Friday, December 3, 2021

Congress pushes new legislation that can grant citizenship to ‘documented DREAMers’

This week, Senators introduced a bipartisan bill that would create a pathway to citizenship for some children and young adults who were raised in the United States but are at risk of deportation at age 21.

The legislation, called the America’s Children Act, was introduced after the House advanced the text of a sweeping $3.5 trillion spending plan that would also include a pathway to citizenship for DREAMers, undocumented people who were brought to the U.S. as children and are recipients of the Deferred Action for Childhood Arrivals (DACA).

“For too long, young immigrants like us, who have been raised and educated here as Americans, have been forced to leave the country we call home. The introduction of America’s Children Act means so much to thousands of us who have only known America as their home,” said Dip Patel, Founder of Improve the Dream, an organization that advocates for DREAMers.

Under the proposed legislation, at least 200,000 people who have lived in the U.S for at least 10 years on a valid visa and have graduated from a higher education institution would be eligible for permanent residence. The America’s Children Act is the first effort to create a path to citizenship for documented DREAMers that has broad bipartisan support in the House and Senate.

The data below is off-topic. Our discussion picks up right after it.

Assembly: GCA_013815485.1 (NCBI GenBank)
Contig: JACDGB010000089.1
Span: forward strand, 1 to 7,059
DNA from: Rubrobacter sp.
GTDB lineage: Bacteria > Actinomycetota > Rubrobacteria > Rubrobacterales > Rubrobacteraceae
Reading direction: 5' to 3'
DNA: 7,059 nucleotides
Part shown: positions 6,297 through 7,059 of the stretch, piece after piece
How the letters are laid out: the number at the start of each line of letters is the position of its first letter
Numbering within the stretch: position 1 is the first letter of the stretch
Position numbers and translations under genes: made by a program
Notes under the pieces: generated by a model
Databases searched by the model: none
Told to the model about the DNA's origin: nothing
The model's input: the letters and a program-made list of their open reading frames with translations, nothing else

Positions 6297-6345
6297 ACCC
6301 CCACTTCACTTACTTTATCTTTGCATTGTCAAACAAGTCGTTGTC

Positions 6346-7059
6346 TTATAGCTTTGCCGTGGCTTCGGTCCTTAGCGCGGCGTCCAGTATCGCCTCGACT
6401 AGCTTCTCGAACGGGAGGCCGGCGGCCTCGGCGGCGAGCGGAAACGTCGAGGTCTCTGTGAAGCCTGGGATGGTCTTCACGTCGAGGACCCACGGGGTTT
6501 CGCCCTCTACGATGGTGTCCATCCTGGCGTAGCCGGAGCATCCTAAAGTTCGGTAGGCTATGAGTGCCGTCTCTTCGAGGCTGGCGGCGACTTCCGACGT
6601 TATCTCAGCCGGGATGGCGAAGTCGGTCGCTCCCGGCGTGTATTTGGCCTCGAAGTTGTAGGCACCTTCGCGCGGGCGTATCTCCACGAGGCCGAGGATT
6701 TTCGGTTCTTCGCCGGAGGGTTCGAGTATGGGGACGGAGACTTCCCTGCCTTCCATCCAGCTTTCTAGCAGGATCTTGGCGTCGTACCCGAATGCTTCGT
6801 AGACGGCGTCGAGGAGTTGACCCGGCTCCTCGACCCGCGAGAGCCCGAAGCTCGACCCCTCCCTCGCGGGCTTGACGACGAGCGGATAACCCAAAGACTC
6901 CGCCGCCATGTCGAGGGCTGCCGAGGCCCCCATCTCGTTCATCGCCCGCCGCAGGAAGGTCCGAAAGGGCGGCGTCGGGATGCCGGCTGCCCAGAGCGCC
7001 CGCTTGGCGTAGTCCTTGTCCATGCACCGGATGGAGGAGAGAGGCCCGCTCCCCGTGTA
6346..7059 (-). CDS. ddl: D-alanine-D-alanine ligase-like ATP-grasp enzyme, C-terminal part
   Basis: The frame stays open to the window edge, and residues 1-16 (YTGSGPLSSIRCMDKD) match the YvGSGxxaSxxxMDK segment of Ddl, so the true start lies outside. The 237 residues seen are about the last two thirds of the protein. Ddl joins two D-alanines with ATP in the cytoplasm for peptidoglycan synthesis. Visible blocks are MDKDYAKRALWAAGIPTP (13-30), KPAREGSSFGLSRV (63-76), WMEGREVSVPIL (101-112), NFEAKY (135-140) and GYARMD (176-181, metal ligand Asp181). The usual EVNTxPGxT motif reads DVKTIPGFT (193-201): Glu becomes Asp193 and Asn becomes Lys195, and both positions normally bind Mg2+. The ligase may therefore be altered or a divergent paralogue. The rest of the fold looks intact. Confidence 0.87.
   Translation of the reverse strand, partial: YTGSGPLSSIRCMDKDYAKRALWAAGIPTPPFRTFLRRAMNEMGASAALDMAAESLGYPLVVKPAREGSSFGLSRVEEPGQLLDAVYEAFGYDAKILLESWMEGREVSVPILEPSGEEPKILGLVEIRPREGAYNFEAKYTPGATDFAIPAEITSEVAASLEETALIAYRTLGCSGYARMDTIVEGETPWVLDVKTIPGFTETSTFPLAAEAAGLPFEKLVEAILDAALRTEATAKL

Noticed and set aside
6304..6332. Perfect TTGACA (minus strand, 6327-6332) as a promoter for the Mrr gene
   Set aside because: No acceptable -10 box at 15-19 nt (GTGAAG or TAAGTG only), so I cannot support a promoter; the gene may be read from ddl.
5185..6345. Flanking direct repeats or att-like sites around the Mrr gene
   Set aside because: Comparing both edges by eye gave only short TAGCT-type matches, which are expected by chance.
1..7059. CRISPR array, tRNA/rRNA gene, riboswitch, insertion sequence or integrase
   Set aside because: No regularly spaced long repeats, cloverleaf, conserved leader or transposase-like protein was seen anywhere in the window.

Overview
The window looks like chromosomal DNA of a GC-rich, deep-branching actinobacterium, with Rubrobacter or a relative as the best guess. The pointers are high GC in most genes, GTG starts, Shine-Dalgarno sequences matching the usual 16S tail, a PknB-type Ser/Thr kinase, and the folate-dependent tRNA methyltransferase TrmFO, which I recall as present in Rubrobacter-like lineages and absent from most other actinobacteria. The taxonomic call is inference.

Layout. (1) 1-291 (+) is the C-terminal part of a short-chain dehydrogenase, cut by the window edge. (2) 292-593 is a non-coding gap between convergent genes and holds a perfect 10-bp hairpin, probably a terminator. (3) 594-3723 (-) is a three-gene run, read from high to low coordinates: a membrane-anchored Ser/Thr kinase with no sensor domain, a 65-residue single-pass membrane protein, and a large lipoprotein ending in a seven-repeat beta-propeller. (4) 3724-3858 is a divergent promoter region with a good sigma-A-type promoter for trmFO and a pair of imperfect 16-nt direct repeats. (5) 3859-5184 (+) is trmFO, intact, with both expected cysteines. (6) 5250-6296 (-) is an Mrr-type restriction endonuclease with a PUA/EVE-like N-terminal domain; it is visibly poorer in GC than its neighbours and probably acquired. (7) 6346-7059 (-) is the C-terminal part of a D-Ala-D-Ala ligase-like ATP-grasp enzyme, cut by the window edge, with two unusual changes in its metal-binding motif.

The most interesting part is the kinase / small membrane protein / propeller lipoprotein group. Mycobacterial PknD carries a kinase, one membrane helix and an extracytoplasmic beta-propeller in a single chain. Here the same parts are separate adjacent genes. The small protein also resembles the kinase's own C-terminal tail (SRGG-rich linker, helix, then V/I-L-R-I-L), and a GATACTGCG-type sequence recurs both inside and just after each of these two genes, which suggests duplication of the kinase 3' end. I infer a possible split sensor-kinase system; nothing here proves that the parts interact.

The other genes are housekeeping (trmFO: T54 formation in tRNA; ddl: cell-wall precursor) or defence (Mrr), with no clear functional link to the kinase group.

The Senate bill is co-sponsored by three Democrats who sit on the Judiciary Committee and have jurisdiction over immigration legislation. Democrats hope to pass broad immigration reform including for documented DREAMers, through the $3.5 trillion social policy package, but it’s unclear whether it will ultimately be included.

Patel, 25, a Canadian citizen, has lived in the United States for more than 16 years. His parents came to the United States on E-2 visas, a program that allows small business investors to reside in the United States and opened a grocery store in Southern Illinois. It was not until he was in high school that Mr. Patel realized that his dependent visa would expire when he turned 21, complicating his future. Now, he’s a clinical pharmacist in Illinois and has now been able to stay in the U.S. first on a student visa and now on an employer-sponsored work visa. However, many in his position are not able to find alternative visas and are at risk of deportation.

“In my case and that of many others, it’s almost impossible to do that when you’ve lived in America for basically your whole life. I have confidence that documented DREAMers won’t be ignored anymore. This broad bipartisan support shows that this solution should be included in any efforts at immigration reform,” said Patel.

New York Times